TV Eye

Alternative Healing

Rowan Isaacson is the subject of <i>The Horse Boy</i>, about an Elgin family's exploration of alternative healing methods for their son with autism.
Rowan Isaacson is the subject of The Horse Boy, about an Elgin family's exploration of alternative healing methods for their son with autism.

Central Texans are making their presence known on PBS' Independent Lens series as of late. Michel Orion Scott's locally produced The Horse Boy, the next film in the series, features an ordinary family going through an extraordinary event in the name of love.

Living in rural Elgin, writer Rupert Isaacson and his wife Kristin Neff have a good life. When their son Rowan was born, life only seemed to be getting better. But around age 2, things started to change. Milestones that most parents take for granted in the developmental process of their children – language, expression of affection, interaction with other children, and potty training – were not occurring. Rowan would have inconsolable tantrums for no apparent reason and was becoming more aloof and withdrawn. The diagnosis: Rowan had autism. Upon hearing the news, Rupert Isaacson felt like he'd "been hit in the face with a baseball bat."

Country life would seem like an ideal place to raise a family, but as soon as the couple discovered they had a special-needs child, suddenly the world seemed very dangerous. Rupert, a former horse trainer, stopped riding horses and kept his son away from them, fearing for Rowan's safety. The day Rowan managed to run away from his father and joined a small herd of horses in their neighbor's pasture, Rupert was sure his young son's wild behavior would get him trampled. Instead, the lead horse acquiesced to the boy, nudging him affectionately. Rupert didn't know what was happening, but he could see there was a connection between his child and the horse, and he wanted to explore that interaction.

Autism "is the fastest-growing developmental disability today," according to press materials. It's estimated that diagnosed cases of the condition "in the U.S. alone ... could reach four million in the next decade." There is no cure. Rupert knows this. His wife, Kristin, a University of Texas psychology professor, knows this. And yet, when Rupert came up with the idea to take their son to the remote regions of Mongolia to explore alternative therapies, it was an outrageous and inspired scheme – one which would turn into the adventure of a lifetime.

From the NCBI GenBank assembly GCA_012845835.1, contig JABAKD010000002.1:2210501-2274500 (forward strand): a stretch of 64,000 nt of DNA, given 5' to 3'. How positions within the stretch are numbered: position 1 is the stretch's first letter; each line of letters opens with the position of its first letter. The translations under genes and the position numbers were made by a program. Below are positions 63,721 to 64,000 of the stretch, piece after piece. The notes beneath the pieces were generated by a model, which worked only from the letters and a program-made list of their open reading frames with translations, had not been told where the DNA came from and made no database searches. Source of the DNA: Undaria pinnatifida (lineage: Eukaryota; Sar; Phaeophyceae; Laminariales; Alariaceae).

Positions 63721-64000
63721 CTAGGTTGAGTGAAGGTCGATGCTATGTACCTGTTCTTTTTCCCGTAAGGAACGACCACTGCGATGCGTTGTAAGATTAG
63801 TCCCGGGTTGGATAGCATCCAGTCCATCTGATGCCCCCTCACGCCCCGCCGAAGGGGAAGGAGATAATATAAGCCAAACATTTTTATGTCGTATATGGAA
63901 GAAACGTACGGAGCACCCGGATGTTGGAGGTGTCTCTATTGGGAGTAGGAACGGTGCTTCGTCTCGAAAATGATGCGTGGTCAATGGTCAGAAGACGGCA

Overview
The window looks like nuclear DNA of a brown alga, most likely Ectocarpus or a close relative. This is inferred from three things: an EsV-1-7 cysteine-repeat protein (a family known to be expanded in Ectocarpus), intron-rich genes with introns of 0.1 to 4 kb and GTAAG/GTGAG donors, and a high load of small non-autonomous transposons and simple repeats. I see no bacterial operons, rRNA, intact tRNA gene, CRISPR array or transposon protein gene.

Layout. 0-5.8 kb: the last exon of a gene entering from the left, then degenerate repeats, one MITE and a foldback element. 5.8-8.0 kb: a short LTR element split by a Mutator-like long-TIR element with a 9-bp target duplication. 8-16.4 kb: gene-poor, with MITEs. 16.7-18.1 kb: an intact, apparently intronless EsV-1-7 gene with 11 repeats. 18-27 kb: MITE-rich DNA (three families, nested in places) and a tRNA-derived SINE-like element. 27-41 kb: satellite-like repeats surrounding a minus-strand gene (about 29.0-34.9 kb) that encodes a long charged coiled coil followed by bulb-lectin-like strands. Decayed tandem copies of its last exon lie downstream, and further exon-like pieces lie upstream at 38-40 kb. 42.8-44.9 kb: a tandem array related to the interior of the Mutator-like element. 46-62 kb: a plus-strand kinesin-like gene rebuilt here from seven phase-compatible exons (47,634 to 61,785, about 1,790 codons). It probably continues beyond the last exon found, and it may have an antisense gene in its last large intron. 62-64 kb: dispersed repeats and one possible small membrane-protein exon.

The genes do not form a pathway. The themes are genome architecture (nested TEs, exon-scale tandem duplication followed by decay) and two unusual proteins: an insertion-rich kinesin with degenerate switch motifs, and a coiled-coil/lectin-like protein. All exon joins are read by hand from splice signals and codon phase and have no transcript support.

The Horse Boy – which won the Audience Award at South by Southwest '09 under its previous title Over the Hills and Far Away – follows Rupert, Kristin, and Rowan as they make their grand journey across Mongolia. To an outsider, the trip might seem ridiculous and even dangerous. But what rings true in the film, and with such touching candor, is the depth of love that these parents feel for their child and their desire to do whatever is necessary to help him. If flying to the moon were to provide a cure, I feel certain these parents would do it. If eating dirt were the answer, they would do that too. Rupert doesn't know why horses calm his son or why the horses seem to care for his boy. All he knows is that something powerful is happening. Given the opportunity and ability, what parent wouldn't take a two-day horse ride in a remote region of the world if there were any hope of helping their child?

Intercut within The Horse Boy are interviews with autism experts, including Dr. Temple Grandin (portrayed in an HBO biopic by Claire Danes earlier this year). Grandin herself has autism and is one of the top experts in animal behavior. But The Horse Boy is much more than a "disability of the week" film. It's an exploration of parenting and patience and an appreciation of the intangible, the unexplainable. When it's all said and done, Rowan is not "cured" of his autism, but his behavior and his ability to interact in the world are most definitely (even miraculously) improved far beyond what could be expected with Western therapies. Is it a miracle, good luck, faith, or something else? I'm not sure it matters. But the one thing that leaps from the screen and into your chest when you watch The Horse Boy is that Rupert Isaacson and Kristin Neff love their son with their entire heart, soul, and body. And no skepticism can ever dismiss that.

The Horse Boy airs as part of the Independent Lens series on Tuesday, May 11, at 9pm on PBS.

As always, stay tuned.


Follow TV Eye on Twitter: @ChronicleTVEye. E-mail Belinda Acosta at tveye@austinchronicle.com.

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KEYWORDS FOR THIS STORY

The Horse Boy, Michel Orion Scott, Rupert Isaacson, Kristin Neff, Rowan Isaacson, Over the Hills and Far Away

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